Tough Market Lowers Boat Prices... for Pirates! by admin

It seems while Somalia pirates can escape with boats (sometimes!), they can not escape the laws of supply and demand.  Sure, this might be the best book on pirates and economics ever, but this story points to modern day pirate problems:

Somali pirates may have reached their limit, at least for now. Security agencies have suggested that Somali pirates are willing to negotiate lower ransoms to release ships they have seized -- because they are running out of room.

Ransoms demanded by pirates have skyrocketed since hijackings off Somalia became an international crisis in 2008. A recent study by the One Earth Future foundation claims the average paid ransom rose to $5.4 million in 2010, from $3.4 million in 2009. Seafarers aboard the cargo vessels were also held hostage up to three times longer while pirates and shipping companies negotiated -- from an average of 55 days in 2009 to 150 days in 2010.


Currently, Somali pirates are holding at least 33 ships, with more than 700 crew members captive.

Now would seem like a good time to get into the private yacht and shipping security industry.  In the meantime, we can encourage our kids to be pirates!


Pirate's Rebuffed by Private Security by Trevor

As the MAERSK incident brought to the public eye, piracy is still an ongoing threat and problem. Not only do large commercial ship's with commodities for payloads have to be on the lookout, but also "white-boats", private yachts. It is not uncommon for pirates to think that a yacht will have large sums of cash or valuables on board, but also ransom worthy VIP's and crew. Just a few weeks ago, four Americans were killed in a pirate attack on a 58ft sailboat. Even these small boats are susceptible to piracy from desperate thugs. I would not think a 58ft sailboat, run by Christian missionaries (this was probably not a brand new Hinckley, Hylas or Oyster) and was probably not thought of as high value, but maybe an easy target.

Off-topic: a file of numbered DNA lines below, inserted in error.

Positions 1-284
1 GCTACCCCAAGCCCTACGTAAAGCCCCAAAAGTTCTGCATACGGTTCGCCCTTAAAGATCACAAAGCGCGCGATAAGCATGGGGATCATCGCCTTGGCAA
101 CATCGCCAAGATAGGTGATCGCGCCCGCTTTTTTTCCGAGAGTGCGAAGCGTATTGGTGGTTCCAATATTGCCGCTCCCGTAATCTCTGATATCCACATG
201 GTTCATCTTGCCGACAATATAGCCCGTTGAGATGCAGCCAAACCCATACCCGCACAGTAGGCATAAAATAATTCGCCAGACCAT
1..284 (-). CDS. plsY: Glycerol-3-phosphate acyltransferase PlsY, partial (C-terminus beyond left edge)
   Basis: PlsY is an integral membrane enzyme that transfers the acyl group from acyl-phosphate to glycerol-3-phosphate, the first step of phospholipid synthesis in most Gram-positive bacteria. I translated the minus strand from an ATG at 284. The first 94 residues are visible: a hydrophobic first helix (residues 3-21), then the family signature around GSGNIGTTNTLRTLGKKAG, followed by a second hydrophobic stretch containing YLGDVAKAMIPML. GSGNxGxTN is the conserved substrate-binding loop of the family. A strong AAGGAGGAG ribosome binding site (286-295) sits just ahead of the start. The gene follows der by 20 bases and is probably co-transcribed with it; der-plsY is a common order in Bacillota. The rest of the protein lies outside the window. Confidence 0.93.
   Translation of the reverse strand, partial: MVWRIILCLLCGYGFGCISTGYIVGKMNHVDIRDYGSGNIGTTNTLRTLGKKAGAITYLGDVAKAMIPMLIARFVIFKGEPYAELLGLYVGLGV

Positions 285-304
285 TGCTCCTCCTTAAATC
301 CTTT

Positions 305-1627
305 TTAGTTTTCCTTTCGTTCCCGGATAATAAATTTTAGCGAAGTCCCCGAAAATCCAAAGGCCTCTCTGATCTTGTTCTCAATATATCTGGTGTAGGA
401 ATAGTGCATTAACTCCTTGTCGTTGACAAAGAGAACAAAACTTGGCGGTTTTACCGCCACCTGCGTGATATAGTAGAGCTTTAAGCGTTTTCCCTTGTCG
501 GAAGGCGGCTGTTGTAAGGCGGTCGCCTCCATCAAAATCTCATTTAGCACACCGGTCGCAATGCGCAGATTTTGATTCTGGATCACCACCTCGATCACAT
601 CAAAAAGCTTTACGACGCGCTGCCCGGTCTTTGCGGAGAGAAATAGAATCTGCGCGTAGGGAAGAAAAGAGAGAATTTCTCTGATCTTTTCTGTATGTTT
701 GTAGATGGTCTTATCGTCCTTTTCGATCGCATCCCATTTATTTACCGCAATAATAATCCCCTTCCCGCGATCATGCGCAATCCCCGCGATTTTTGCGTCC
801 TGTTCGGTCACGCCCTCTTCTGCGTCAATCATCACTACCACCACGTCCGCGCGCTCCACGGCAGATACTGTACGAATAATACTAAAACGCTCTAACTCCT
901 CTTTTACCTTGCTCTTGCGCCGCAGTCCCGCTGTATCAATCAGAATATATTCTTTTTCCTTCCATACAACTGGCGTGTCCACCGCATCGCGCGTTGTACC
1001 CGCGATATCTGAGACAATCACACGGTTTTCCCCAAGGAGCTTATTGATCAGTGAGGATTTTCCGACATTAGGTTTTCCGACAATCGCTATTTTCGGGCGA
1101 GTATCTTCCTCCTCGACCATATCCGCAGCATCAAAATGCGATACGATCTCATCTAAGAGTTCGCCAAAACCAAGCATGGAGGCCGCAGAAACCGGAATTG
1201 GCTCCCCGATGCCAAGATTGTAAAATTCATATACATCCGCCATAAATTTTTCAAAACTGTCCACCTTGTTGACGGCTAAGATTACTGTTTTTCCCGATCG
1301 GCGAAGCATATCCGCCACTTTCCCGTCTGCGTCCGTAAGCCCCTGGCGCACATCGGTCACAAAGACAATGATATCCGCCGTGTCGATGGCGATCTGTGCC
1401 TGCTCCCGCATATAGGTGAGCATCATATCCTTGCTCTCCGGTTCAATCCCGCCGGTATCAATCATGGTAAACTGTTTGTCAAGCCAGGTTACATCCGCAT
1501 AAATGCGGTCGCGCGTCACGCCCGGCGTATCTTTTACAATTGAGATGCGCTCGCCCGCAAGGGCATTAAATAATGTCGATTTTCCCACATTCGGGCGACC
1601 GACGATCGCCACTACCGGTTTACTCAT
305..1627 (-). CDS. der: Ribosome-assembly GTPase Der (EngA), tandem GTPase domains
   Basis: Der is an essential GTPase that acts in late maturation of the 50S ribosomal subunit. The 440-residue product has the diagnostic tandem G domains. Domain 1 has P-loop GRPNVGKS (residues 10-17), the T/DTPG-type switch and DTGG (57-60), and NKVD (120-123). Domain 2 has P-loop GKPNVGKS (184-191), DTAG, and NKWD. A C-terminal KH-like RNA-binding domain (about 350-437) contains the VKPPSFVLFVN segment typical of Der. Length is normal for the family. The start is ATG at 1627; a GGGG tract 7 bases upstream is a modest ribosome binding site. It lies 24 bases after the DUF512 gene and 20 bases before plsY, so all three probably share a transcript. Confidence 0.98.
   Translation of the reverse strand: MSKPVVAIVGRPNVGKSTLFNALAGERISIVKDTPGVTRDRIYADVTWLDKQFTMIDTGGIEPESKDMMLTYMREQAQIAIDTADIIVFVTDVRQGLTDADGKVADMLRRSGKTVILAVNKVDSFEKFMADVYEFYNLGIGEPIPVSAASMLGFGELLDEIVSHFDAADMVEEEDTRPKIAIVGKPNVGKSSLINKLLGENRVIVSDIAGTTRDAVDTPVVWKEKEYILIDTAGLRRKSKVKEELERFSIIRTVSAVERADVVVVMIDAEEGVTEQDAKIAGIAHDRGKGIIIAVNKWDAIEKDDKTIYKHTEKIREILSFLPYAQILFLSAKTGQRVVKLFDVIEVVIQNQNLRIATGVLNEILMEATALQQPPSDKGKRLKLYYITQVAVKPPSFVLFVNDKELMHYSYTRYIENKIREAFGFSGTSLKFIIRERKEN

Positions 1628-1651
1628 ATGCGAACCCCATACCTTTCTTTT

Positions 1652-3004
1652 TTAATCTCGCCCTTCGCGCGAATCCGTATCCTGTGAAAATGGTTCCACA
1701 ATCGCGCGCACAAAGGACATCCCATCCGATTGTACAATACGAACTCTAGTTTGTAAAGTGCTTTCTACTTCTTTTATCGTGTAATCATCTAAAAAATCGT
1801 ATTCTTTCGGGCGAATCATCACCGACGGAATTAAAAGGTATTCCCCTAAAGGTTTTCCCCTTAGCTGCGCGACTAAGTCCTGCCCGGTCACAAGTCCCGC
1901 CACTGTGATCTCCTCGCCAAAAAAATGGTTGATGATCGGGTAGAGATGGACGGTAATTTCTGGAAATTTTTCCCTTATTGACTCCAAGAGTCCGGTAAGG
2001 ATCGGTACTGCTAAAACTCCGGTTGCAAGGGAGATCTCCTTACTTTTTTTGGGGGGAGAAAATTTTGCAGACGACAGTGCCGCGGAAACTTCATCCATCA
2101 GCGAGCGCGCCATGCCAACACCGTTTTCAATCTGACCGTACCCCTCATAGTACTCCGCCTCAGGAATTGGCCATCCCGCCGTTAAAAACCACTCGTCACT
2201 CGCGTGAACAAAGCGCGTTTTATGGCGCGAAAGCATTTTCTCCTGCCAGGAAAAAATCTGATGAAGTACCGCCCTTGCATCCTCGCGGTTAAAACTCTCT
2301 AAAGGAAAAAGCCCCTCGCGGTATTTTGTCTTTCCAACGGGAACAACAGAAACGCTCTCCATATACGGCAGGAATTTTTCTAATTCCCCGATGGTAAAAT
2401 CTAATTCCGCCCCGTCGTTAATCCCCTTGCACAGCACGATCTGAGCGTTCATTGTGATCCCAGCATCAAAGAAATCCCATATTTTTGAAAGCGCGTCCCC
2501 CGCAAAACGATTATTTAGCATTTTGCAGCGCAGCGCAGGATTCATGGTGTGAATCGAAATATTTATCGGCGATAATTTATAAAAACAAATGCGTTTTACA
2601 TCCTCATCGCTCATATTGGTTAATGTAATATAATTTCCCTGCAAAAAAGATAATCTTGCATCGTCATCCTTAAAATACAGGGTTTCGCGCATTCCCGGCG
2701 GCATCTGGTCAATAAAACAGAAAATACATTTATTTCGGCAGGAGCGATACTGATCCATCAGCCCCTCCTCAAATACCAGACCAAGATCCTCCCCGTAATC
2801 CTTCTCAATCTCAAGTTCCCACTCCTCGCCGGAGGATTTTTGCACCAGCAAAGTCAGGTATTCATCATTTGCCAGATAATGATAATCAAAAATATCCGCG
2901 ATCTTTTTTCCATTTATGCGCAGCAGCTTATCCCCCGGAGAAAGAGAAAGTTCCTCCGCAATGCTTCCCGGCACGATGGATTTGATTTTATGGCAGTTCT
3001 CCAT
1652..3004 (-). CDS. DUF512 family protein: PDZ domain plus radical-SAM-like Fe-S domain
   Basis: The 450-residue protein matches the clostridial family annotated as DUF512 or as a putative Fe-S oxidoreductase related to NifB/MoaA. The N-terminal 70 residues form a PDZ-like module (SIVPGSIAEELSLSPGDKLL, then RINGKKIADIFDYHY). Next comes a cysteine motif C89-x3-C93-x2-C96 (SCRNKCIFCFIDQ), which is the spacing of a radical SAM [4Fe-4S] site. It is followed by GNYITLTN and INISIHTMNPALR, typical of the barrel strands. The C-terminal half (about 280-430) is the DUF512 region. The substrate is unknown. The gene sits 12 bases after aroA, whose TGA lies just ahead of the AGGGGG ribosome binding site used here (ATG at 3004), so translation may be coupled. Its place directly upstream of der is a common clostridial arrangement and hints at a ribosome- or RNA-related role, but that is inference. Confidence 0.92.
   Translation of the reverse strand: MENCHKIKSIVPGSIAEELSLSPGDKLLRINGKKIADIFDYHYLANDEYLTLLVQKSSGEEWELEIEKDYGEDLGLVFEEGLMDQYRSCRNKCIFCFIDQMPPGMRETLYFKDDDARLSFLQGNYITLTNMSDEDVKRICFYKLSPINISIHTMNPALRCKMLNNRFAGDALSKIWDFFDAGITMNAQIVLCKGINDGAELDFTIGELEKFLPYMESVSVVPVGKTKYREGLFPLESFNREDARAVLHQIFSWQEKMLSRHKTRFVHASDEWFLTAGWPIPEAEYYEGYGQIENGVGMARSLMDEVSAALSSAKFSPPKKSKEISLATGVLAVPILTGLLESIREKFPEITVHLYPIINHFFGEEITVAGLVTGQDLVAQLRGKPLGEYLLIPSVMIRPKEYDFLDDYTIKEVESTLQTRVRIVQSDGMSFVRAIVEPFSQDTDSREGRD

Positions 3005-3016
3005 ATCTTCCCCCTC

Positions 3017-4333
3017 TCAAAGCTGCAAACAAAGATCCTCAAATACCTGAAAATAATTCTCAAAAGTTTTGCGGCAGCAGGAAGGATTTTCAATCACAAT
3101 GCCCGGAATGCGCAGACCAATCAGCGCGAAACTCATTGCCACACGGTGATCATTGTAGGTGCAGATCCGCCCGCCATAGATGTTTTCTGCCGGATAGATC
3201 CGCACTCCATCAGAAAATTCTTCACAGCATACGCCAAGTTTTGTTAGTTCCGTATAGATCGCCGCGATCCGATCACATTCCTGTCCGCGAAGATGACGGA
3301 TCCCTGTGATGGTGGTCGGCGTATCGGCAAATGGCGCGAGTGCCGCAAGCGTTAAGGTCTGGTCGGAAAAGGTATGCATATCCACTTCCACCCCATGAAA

Just a few days ago, a private security company was able to scare off pirates before anything horrible happened. (source)

Private security firm Naval Guards Ltd successfully rescued their Dutch clients on board M/Y Capricorn after it had been overrun by pirates in the central Arabian Sea yesterday.  The crew of the 21-meter M/Y Capricorn had contracted Naval Guards Ltd to provide armed escort for their eastbound trip from Djibouti in the western Gulf of Aden, through the Arabian Sea.

Naval Guards’ Operations Chief, Thomas Jakobssen, explained to gCaptain that the 42-meter escort vessel Marshal-5 had been shadowing the Capricorn at a distance of approximately 100m when both vessels were attacked simultaneously by the Somali pirates.  Reacting quickly, Capricorn’s crew fled to previously rehearsed hiding spots on the yacht, buying them valuable time as their rescuer’s fought off the pirates.

After a fierce exchange of gunfire between the pirates and the escort vessel, there were no injuries reported on either side, and only minor damage to the vessels themselves.  With a clear firepower advantage however, the Naval Guards quickly gained control of the situation and the pirates gave up.